The police have to be educated to treat citizens with respect. The citizens need to be trained to keep the police in their place. This can only happen when both sides know what orders are lawful and what are not.

          An order to grovel, which is what getting on the ground is, is not appropriate in ANY case unless there is an evident threat and they have very, very sound probable cause. A free people does not grovel. Just as the US flag does not dip to foreign dictators, no US citizen should grovel before the police.

          And if a hundred guilty get away, in order that innocent citizens be treated with respect? Fine — that’s what liberty is about. And if you ask, “How, then, do criminals get caught?” I tell you, sir: by the well-armed citizenry, for THAT — they, we — is the security of a free state.

        • Roymond,

          I think Galbraith wants you to grovel so you can admire the shine on his boots.

          Either that or he wants you to kiss them.

      • and TODAY without some form of law enforcement the US would indeed be a lawless free for all.

        Oh give me a break. What narcissism!

        So-called “law enforcement” are outnumbered roughly 650 to 1 in the United States.

        The “thin blue line” isn’t what stands between us and anarchy.

        Police are just like the rest of us except they have a badge and uniform…and unions…and special protection that allows them to screw up without penalty.

        Citizens can arrest a suspect too, but are held to a higher standard.

        In essence, cops can act like thugs and goons because they’ve got immunity that the rest of us don’t have.

        • Im sorry, you are right. today without any law enforcement at everyone would hold hands and sing and skip around. There would be no crime.

          i’m violating one of my own rules of trying to discuss a topic with those that cant hold a reasonable conversation on the topic. So with that I’m out.

      • Seems, today, that police are only able to stop law abiding citizens, are unable and unwilling to stop violent criminals. If that tendency escalates just a bit more, then it is time to do away with police, and let each individual be responsible for enforcing the law.

        When I was a kid, in the ’50s and ’60s, a school shooting would have armed officers in the door within minutes, not 3 hours later after the “perimeter” is established and backup has arrived, etc.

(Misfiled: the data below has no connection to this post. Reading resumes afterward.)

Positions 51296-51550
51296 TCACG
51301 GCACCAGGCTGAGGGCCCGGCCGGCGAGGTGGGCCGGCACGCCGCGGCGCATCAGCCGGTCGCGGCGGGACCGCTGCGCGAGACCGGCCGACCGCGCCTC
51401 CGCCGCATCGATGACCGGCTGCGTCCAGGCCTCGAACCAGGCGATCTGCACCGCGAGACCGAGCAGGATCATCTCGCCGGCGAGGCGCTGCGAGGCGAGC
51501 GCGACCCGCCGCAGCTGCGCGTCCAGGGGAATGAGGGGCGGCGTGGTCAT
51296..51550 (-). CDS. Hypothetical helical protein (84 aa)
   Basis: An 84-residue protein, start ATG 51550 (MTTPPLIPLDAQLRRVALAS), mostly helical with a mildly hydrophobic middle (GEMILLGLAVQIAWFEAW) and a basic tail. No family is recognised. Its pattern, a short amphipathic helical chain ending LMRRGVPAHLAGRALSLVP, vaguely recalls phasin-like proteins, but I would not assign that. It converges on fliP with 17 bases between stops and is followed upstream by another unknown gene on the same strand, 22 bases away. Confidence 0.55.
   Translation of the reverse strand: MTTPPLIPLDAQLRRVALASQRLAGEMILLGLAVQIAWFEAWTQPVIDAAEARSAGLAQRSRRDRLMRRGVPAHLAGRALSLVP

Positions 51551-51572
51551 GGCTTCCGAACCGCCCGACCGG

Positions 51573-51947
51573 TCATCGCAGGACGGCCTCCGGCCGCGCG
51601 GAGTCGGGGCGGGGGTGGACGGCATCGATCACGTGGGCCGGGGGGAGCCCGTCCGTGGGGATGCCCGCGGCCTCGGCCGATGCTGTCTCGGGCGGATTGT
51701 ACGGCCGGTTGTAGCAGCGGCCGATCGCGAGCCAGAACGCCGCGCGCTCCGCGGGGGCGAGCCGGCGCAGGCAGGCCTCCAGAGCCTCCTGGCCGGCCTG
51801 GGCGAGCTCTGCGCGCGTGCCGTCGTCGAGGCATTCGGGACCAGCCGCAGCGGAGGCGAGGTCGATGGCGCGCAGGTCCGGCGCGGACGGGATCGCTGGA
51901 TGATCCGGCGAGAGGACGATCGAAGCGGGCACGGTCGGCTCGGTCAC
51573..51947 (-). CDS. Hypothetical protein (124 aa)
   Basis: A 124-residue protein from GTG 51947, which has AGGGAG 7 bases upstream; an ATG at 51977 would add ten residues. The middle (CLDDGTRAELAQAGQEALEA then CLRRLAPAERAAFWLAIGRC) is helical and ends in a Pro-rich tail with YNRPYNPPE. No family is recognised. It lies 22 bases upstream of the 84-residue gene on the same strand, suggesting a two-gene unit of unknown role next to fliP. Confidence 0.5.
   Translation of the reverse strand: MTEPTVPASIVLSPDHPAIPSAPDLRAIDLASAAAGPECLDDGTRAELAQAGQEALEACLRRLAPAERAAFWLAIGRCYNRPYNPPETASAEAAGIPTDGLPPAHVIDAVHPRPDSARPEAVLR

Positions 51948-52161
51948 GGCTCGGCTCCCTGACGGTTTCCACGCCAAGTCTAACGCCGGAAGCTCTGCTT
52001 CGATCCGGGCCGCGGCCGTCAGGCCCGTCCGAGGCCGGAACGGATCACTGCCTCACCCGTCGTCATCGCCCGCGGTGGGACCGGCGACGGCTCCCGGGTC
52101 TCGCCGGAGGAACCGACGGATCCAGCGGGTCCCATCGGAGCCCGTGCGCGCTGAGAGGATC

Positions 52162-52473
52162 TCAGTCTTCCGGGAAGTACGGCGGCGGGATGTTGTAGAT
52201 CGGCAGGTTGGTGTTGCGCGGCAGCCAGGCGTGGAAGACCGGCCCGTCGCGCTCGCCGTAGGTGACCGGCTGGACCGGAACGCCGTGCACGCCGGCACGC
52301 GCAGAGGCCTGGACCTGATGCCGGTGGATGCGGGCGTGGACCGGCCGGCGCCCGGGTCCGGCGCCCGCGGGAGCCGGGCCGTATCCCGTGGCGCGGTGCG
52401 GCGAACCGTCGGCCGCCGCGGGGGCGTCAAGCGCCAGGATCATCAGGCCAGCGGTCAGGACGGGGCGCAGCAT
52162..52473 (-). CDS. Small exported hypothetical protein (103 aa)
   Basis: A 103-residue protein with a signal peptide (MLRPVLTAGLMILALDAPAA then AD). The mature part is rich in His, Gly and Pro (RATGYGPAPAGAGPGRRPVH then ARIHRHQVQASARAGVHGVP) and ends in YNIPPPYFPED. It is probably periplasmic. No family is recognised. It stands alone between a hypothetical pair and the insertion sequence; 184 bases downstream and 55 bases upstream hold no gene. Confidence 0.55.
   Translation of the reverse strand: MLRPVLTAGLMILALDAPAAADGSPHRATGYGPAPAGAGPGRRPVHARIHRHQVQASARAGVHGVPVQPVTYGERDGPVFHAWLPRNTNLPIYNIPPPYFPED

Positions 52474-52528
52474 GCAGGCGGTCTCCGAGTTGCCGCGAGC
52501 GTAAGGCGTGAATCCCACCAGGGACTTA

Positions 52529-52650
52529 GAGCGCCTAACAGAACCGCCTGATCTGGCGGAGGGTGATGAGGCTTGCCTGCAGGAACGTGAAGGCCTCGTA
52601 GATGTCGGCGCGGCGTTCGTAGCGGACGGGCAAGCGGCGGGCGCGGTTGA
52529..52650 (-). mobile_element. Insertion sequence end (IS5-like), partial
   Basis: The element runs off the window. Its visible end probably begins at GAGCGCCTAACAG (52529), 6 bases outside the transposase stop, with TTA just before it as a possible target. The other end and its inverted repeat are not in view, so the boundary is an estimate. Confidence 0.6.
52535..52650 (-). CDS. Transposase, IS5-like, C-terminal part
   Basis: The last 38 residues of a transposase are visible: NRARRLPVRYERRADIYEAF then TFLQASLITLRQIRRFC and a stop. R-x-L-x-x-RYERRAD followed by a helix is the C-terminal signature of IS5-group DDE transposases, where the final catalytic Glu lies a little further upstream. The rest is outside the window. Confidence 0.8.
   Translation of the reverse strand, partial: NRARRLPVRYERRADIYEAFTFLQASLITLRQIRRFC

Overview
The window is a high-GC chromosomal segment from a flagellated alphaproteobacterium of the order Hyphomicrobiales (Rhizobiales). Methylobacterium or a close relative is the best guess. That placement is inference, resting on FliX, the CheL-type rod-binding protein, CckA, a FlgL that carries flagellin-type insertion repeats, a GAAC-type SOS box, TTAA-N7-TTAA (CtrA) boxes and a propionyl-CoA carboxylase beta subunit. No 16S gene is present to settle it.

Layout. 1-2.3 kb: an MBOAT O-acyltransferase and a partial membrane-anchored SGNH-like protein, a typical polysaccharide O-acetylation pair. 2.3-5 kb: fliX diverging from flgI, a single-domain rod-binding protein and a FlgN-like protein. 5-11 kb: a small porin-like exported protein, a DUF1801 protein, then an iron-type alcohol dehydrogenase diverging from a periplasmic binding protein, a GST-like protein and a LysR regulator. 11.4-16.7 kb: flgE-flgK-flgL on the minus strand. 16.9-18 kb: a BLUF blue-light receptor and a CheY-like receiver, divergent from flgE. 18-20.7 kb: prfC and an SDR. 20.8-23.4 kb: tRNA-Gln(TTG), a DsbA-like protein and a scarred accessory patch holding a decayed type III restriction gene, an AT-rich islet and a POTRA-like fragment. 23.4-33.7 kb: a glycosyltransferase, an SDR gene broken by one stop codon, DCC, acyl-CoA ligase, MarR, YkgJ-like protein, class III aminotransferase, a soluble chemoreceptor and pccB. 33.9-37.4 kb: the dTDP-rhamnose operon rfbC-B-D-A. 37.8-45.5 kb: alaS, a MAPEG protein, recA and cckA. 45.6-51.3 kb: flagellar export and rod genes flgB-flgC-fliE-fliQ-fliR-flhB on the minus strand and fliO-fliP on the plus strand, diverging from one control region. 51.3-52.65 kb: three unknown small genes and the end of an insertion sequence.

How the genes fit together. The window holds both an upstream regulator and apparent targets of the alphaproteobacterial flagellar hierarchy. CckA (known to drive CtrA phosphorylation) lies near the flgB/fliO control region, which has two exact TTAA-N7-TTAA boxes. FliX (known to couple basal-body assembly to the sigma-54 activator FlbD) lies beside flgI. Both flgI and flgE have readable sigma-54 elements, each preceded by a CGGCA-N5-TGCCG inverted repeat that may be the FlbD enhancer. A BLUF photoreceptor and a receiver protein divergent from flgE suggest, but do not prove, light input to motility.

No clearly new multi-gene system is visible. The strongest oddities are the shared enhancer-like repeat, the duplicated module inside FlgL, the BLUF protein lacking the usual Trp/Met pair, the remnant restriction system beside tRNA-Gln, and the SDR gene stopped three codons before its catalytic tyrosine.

10. I get why people say they’d refuse to comply, I really do. But 99% of the time, that only escalates things. Cops tend to get nervous, suspicious and/or angry when people defy them. I would comply to keep things as calm as I can, whether or not I’ve done something wrong. Cops and Judges (if it comes to that) usually do take into consideration how cooperative people are. If you’re a big blowhard who refuses to answer questions or comply with any commands/requests, you’re only making it harder on yourself. I’m honest. If I do something illegal that catches the attention of the authorities, I’m honest and respectful with them. I tell the truth and face the consequences. Needless to say, I don’t do anything illegal. Well, I can be a lead foot, but other than that, I’m a peaceful, law abiding citizen. Now I know what you’re thinking: What if you’re wrongly accused of something? You wouldn’t “hide behind a lawyer”? Yes, I would get a lawyer. Because I’m no law expert (not that every lawyer is). But if I go to court for, say, a traffic violation that I AM guilty of, I plead guilty. And I have done exactly that. I could have gone to jail for a year, lost my drivers license, and paid thousands of dollars in fines, but the judge saw that I was remorseful for my moment of stupidity (I was a teenager), appreciated that I was honest and willing to face the consequences of my actions. As a result, my drivers license was suspended for 90 days, I had to serve 40 hours of community service, show proof of restitution, and only had to pay a couple hundred in fines and court costs. Plus, once I did all of that, I could get a work permit so I could drive myself to work and home until my license was restored. I had a work permit within two weeks. And my lead foot turned into more of a mild steel.